Japan’s future public diplomacy agenda will likely expand its Gratitude Relations through ODA and ORC (Open Reconstruction Collaboration).  A recent boost is that Japan has 18 months to convince the IOC that it would be a better host for the summer Olympics in 2020 than either Istanbul or Madrid.  The publicity surrounding this Olympic bid is driven by the rhetoric of thanks and acknowledgment to the world for helping Japan after 3/11.   The Japan Foundation is celebrating its 40th anniversary.  Some, but not all of its staff, prefer a more human touch and less statist touch approach to cultural diplomacy, what might be called “The Personal (Kizuna) is Public Diplomacy.”  JF’s Hideki Hara cites the Israeli Association for Japanese Studies ( launched at Hebrew, Haifa and Tel Aviv universities this year to commemorate the 60th anniversary of ties between the two countries or the sponsorship of Japanese-Brazilian artist Hamilton Yokota (Titi Freak) colorful fish murals on temporary houses in Ishinomaki.  Hara says,

The worst thing that can happen to scholars or people like me is to have set prejudices about my country versus other country’s uniqueness.  The cultural diplomacy based on uniqueness, superiority or inferiority for that matter is over.  Now it’s all about compassion.  It’s all about getting nods from other countries.

The US-Japan Tomodachi Initiative to support more interpersonal artist and student ties into the Japan recovery.  (The Lady Gaga Teacup from which she drank during a news conference in June 2011 was auctioned off in early May for $75,000 to support Tomodachi efforts.)  In the Kizuna and Tomodachi spirit, Emperor Akihito and Empress Michiko attended the 60th anniversary of the Japan-US Educational Commission (Fulbright) at the Imperial Palace Hotel on May 25, 2012.  What was striking was to see so few young people at the reception.  Attendees were mostly the Japanese Fulbright students from the 1950s and 1960s.  Who will replace them?

2012 marks the 100th anniversary of the gift of 3,000 cherry blossom tree saplings by then mayor Ozaki of Tokyo City to Washington, DC.  A recent Gallup rating showed a slight majority of Americans considers Japan “the most important partner of the US in Asia.” The challenge for Japan is this: Does clicking “like” on the Sushi page of Facebook translate into state and foreign policy goals?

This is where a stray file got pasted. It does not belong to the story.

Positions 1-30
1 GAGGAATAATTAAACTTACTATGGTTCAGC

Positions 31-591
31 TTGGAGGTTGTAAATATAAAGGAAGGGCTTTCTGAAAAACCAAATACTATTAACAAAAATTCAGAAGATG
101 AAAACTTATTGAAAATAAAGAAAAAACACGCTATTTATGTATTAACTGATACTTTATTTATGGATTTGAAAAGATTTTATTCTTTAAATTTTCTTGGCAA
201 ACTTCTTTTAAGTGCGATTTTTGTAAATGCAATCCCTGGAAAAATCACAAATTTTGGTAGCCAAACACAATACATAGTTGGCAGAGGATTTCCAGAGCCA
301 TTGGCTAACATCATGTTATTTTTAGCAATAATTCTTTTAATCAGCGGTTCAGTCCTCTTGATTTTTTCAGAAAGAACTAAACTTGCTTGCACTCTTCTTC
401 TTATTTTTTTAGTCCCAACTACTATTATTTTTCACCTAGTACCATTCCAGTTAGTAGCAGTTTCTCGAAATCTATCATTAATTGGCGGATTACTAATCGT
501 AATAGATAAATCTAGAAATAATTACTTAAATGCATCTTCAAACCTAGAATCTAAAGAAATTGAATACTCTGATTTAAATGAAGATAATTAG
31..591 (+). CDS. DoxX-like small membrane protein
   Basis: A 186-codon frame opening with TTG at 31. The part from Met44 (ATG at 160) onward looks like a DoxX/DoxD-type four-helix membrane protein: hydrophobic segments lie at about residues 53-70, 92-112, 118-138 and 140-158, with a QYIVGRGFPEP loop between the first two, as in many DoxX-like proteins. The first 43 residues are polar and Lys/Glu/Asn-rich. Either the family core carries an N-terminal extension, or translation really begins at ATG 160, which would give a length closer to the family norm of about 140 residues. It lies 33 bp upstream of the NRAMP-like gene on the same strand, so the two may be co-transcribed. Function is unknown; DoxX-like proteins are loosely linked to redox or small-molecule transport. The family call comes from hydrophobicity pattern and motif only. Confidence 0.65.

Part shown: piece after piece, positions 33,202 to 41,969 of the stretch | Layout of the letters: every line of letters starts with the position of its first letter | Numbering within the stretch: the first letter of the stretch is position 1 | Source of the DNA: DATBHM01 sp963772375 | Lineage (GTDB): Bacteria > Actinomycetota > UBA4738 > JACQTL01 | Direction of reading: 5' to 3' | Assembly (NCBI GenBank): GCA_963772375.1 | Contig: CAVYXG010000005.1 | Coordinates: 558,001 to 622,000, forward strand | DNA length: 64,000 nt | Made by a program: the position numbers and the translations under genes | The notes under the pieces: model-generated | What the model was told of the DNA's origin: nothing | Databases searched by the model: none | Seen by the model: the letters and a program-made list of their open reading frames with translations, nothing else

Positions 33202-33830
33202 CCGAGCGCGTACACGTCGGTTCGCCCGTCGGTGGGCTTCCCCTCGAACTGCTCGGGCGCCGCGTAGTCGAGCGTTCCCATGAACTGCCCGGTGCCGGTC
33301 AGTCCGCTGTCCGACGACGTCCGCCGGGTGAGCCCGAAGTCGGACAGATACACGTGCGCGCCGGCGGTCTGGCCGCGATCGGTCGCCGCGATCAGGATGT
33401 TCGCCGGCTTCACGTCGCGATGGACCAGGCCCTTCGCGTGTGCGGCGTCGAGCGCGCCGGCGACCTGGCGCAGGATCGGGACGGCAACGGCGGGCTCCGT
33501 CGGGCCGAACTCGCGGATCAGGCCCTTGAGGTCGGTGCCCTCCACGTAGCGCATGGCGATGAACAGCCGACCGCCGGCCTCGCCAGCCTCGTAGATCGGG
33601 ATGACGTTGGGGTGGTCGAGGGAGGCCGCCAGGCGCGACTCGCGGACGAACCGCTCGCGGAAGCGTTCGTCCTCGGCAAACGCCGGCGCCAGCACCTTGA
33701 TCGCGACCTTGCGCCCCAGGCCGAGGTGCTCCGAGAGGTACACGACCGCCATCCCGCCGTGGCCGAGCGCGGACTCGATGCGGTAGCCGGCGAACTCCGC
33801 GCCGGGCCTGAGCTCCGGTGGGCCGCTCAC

13 thoughts on “Sushi Diplomacy: Japan in the World

  1. Megumi, this is so well written. You state a concern that I share. I have observed throughout my stay as a Fulbright professor at Sophia that Japan is just not as globalized as the rest of the world, much less the region. Maybe that is comfortable for many Japanese, but it will not bode well for Japan in the long run. Japan is still the world’s third largest economy. It is the most important strategic partner to the United States in the Northeast Asian region. Our two countries need each other politically and economically. This is why I will continue to promote international exchange between our two countries.

  2. Soft power is important for Japan’s foreign policy, but another important concern is mentioned in this article– the lack of internationalization in Japanese higher education. I feel the situation is quite serious that the number of foreign students in Japan or the number of Japanese students who experienced studying abroad is very few. How do Japanese people present their culture to overseas if they cannot communicate in the global language? Also, few foreign students in Japan means that there are fewer chances of promoting Japanese culture to overseas, because it is a big opportunity when the students return to their home country and talk about Japanese culture. There is another concern too. I fear that young Japanese people are losing their sense of rivalry in the globalized world because of the lack of an internationalized and competitive environment. They are not very eager to go abroad or present their unique culture overseas. What is important for them is their own standard in their own communities, not the global standard. I think it is urgent to renovate education in order to make it more international.

  3. Rebecca, I know the JET Program very well, not as a participant but by reputation. I agree with you 100% that it’s a superior brand for Japan’s soft power. As a Fulbright scholar, I know the strength of international educational and cultural exchange. You are very aware of your role as a cultural mediator. Keep up your spirit of citizen ambassadorship.